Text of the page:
We welcome the commentary "Addressing Smoking Cessation in Tuberculosis Control" responding to the Bulletin theme issue on tuberculosis (May 2007), and thank the authors for raising this important issue.
If action is not taken to curb the spread of tobacco use, annual deaths are expected to reach 8.3 million by 2030, of which more than 80% will be in developing countries. (1) Smoking globally is about four times more common among men than women. However, trends are changing, with increasing levels among women, and girls are smoking almost as much as boys in many settings. (2) In addition, girls and boys use non-cigarette tobacco products such as chewing tobacco, bidis and water pipes at similar rates.
Many of the countries with increasing tobacco consumption are those with a high burden of TB.
Core TB control components, as advocated in the Stop TB Strategy, are intended to break the chain of mycobacterial transmission by ensuring early diagnosis and effective treatment of TB patients. However, over the past decades, global TB control strategies have paid less attention to the relative importance of different determinants and risk factors for TB, such as smoking, malnutrition, diabetes, crowding and indoor air pollution. There is a clear need to address these risk factors to reduce people's vulnerability to TB infection and disease. We are pursuing work on these risk factors in a project linked to the Commission on Social Determinants of Health. Such additional approaches to TB control are necessary to significantly curb the epidemic and will contribute to reaching the 2015 Millennium Development Goal related to TB control. Preventing smoking or encouraging people to quit can substantially reduce both the incidence of clinical tuberculosis and tuberculosis deaths. (3) At the same time, it is crucial to strengthen the role of health professionals in tobacco control as promoted in Articles 12 and 14 of the WHO Framework Convention on Tobacco Control. (4) Physicians and public health workers should energetically apply anti-smoking interventions in populations with high levels of subclinical tuberculosis infection. Since exposure to environmental tobacco smoke at home or at work is also a risk for those with compromised respiratory systems, including TB patients, it is crucial to effectively implement the WHO Framework Convention's Article 8 on protection from exposure to tobacco smoke.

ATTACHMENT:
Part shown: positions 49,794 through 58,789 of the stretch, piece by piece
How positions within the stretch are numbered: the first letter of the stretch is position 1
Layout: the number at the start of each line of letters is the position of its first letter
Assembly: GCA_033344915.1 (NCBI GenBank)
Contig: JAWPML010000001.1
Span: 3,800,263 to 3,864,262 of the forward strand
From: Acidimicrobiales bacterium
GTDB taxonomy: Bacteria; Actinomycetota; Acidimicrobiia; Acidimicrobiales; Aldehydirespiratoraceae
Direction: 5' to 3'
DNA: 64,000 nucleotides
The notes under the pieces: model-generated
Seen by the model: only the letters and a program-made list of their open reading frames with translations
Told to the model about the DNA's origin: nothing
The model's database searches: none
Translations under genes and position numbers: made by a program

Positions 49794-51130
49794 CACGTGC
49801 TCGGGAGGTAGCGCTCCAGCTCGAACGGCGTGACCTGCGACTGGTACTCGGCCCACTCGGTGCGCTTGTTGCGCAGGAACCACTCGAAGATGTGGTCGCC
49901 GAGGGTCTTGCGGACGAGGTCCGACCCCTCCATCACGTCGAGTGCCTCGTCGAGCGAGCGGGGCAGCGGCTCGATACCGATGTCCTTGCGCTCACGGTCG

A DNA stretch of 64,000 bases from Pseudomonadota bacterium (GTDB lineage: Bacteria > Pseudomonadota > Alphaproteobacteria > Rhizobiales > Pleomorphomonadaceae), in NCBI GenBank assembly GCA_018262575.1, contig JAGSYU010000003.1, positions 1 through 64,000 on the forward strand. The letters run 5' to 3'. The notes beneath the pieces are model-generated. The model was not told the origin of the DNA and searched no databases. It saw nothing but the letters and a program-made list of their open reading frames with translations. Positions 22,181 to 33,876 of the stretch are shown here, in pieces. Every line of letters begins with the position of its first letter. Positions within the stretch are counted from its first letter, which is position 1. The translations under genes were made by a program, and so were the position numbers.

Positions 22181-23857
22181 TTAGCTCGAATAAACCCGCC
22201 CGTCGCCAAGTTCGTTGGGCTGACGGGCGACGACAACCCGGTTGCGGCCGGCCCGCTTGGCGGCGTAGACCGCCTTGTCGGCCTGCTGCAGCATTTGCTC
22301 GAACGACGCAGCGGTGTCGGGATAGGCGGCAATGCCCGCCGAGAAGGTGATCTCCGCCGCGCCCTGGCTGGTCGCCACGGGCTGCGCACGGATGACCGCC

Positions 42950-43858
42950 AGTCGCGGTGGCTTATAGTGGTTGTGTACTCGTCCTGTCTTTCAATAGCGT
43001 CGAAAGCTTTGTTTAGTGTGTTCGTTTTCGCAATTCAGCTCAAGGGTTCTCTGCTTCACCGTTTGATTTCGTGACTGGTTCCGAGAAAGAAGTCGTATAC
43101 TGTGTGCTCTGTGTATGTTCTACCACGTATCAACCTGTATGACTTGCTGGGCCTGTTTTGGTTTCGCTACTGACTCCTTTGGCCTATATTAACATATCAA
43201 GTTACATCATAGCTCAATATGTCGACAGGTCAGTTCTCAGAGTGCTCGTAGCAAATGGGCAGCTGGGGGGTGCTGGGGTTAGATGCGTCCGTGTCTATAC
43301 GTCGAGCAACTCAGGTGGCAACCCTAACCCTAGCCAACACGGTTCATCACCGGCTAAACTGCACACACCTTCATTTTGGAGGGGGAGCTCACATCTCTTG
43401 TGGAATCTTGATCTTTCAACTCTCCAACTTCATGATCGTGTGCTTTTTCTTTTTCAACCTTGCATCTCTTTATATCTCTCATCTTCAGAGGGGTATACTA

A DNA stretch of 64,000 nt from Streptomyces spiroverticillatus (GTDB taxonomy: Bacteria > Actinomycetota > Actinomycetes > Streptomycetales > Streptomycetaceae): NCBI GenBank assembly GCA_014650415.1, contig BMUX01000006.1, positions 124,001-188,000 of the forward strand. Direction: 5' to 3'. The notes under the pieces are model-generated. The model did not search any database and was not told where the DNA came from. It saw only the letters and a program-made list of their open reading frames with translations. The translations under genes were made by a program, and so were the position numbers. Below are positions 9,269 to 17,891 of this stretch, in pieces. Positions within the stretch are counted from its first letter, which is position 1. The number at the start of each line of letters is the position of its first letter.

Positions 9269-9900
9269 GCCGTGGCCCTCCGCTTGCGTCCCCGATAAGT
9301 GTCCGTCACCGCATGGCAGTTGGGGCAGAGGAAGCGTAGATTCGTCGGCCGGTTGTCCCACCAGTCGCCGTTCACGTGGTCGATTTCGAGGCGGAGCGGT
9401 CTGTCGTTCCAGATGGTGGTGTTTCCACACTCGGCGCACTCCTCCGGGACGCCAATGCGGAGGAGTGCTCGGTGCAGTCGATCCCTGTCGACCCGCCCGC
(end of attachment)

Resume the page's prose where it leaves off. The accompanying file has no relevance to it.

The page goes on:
Since 2005, WHO has been exploring collaborative activities between TB control and tobacco control efforts. As a first step, the effects of smoking (active smoking and exposure to tobacco smoke) on TB were investigated in a systematic review of the literature jointly undertaken by WHO and the International Union Against Tuberculosis and Lung Diseases. The specific effects studied included those on TB infection and disease, recurrent TB, TB characteristics and case management (delay in seeking care, default, smear conversion, disease severity, acquired drug resistance) and mortality during and after TB treatment.
On the basis of strict and standardized criteria, 42 articles containing 50 studies for data extraction were selected for final inclusion in the meta-analysis. The meta-analysis showed that smoking and exposure to tobacco smoke have a significant impact on susceptibility to TB infection, progression to TB disease and treatment outcomes. The evidence was rated as strong for an association between exposure to tobacco smoke and TB disease, moderate for the association between tobacco use and recurrent TB disease, limited for the association between exposure to tobacco smoke and TB infection, and between tobacco use and TB mortality (both for TB mortality and for TB and death during and after treatment). Limited data supported an association between tobacco use and patient delay in seeking care, default, slower smear conversion and greater severity of disease or drug-resistant …